What healthy headlines have caught your eye this week? We're reading the latest news about antibiotic-resistant bacteria, conflicting research about obesity, and how taking a quick walk might help you be more productive. Let us know what we missed in the comments below or tweet us @Shape_Magazine!
1. Global resistance to antibiotics now a huge threat. The World Health Organization (WHO) released its first look at global antimicrobial resistance, including antibiotic resistance, and the results are grim. It's no longer a hypothetical, the WHO says; instead, it's happening right now, all over the world, making it a very real public health threat. If something isn't done, it's possible that even minor infections and injuries that have been treatable for decades could become much harder to treat and even turn deadly.
2. Anything boys can do, girls can do better. A surprising new study finds that girls in elementary school in more than 30 countries have been getting better grades than boys for more than 100 years, even in math and science classes. So what's behind the ages-old idea that women struggle with math and science? Well, stereotypes die hard, plus many studies use standardized tests such as the SATS, not grades, to determine whether girls or boys perform better in math or science, and those may not be accurate predictors of how students perform in school on a daily basis.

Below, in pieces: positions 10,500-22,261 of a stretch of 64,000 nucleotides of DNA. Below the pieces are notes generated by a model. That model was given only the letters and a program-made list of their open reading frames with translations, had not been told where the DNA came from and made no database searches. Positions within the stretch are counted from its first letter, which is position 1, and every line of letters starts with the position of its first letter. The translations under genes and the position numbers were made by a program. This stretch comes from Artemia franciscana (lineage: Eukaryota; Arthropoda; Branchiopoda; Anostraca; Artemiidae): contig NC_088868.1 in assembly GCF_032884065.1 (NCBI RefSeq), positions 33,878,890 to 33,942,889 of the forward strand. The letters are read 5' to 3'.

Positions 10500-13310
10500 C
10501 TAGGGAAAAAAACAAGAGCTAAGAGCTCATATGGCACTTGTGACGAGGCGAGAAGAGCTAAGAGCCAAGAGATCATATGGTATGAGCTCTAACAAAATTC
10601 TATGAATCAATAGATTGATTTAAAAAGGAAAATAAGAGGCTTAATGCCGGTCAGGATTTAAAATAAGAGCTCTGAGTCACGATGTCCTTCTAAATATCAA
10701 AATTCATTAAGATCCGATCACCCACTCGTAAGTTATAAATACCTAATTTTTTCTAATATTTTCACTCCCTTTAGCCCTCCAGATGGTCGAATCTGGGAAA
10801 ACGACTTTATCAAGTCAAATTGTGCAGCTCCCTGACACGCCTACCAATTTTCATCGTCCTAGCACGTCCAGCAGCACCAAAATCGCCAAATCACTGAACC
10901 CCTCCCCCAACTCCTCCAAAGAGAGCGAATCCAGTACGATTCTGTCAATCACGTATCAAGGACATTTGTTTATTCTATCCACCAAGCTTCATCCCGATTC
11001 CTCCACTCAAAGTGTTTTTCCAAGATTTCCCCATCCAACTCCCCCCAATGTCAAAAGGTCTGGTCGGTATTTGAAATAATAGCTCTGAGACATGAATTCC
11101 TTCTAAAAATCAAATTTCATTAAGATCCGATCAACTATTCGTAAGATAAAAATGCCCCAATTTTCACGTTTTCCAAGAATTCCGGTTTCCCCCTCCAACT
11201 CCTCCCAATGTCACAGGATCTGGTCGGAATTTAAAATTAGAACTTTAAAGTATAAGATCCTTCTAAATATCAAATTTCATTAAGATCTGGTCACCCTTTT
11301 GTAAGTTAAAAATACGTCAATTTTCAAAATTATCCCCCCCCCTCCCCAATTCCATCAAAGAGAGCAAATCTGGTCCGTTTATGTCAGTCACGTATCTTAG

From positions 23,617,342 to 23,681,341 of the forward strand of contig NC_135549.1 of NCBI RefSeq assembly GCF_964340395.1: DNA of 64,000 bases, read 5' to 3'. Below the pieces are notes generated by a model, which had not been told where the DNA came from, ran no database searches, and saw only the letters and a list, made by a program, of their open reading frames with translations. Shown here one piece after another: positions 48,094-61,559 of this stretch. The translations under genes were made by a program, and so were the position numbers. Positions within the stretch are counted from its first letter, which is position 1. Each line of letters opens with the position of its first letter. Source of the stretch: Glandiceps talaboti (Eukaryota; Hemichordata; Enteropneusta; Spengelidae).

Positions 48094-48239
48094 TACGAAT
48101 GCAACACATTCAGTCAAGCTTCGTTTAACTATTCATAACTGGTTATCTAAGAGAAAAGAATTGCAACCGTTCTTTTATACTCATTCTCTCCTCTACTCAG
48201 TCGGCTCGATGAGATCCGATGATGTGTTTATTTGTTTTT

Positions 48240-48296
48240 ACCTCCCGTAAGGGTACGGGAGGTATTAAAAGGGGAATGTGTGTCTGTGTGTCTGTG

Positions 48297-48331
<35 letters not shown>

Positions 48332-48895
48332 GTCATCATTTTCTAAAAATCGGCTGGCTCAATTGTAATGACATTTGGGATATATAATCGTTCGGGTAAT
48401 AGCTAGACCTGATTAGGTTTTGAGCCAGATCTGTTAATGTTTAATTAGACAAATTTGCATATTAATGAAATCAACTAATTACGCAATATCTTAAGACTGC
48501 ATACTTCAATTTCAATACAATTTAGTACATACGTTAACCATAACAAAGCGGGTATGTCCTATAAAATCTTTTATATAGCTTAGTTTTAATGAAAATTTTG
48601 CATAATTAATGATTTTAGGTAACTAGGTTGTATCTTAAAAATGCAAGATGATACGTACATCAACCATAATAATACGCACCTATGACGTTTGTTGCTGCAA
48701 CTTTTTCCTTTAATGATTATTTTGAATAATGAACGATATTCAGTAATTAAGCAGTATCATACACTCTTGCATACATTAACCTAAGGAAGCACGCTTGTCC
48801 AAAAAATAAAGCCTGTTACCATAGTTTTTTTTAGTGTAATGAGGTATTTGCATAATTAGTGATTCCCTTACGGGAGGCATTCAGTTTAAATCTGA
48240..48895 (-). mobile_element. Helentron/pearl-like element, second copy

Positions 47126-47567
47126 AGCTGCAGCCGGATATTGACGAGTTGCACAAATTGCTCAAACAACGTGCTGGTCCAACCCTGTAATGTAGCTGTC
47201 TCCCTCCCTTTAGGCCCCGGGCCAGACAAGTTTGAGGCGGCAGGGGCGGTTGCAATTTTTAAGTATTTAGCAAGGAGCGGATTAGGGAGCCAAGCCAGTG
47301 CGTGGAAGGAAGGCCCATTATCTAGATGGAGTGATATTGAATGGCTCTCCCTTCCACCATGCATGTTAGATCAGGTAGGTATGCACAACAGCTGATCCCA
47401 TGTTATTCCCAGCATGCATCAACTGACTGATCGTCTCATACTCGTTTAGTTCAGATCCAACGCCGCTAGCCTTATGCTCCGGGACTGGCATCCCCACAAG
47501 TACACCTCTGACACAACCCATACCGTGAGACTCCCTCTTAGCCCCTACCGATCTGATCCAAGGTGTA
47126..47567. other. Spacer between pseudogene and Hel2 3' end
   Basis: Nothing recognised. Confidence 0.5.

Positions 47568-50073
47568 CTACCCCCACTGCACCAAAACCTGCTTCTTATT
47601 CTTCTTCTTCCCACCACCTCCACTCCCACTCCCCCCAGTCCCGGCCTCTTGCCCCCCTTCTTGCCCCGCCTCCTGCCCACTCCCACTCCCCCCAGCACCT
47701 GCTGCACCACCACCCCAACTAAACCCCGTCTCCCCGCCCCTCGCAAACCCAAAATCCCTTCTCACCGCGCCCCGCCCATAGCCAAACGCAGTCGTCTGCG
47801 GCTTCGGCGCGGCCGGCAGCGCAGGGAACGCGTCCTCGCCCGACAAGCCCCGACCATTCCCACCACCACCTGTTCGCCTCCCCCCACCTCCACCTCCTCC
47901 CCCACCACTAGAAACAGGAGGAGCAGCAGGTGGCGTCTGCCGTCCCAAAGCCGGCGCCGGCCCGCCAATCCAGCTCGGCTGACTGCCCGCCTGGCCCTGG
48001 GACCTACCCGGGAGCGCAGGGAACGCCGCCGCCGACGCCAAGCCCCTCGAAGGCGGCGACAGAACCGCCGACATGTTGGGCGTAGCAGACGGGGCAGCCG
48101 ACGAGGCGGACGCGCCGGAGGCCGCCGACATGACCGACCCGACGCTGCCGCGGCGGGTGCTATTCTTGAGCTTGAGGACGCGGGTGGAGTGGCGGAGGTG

3. Walking can boost creativity. Stuck on an idea? Trying to figure out how present a fresh new pitch to a client? While it's long been thought that a quick stroll could boost creativity and focus, there had been little research to back that idea up—until now. A new study shows just how beneficial walking is to your thinking skills. The next time you can't figure out how to start that assignment or you just need a general pick-me-up, hoof it, even if it's around your office.
4. Telling girls they're fat makes them more likely to grow up obese. Sad, but not surprising, as anyone who's ever been bullied as a child understands how that stuff can stick with you. New research to be published in JAMA Pediatrics suggests that girls who are called "too fat" as children—regardless of whether they were overweight in the first place—are 66 percent more likely to be clinically obese when they grow up. The researchers aren't entirely sure why, but think that it could be because of the stigma surrounding obesity, which may increase the body's production of the stress hormone cortisol.
5. Obese and healthy? Maybe not. Amidst a growing body of evidence that suggests being overweight isn't all bad, new news provides another reason to shed pounds. A study of nearly 15,000 people in Korea, all of whom were metabolically healthy, found that the obese patients were still more likely to have early plaque buildup than their normal-weight counterparts.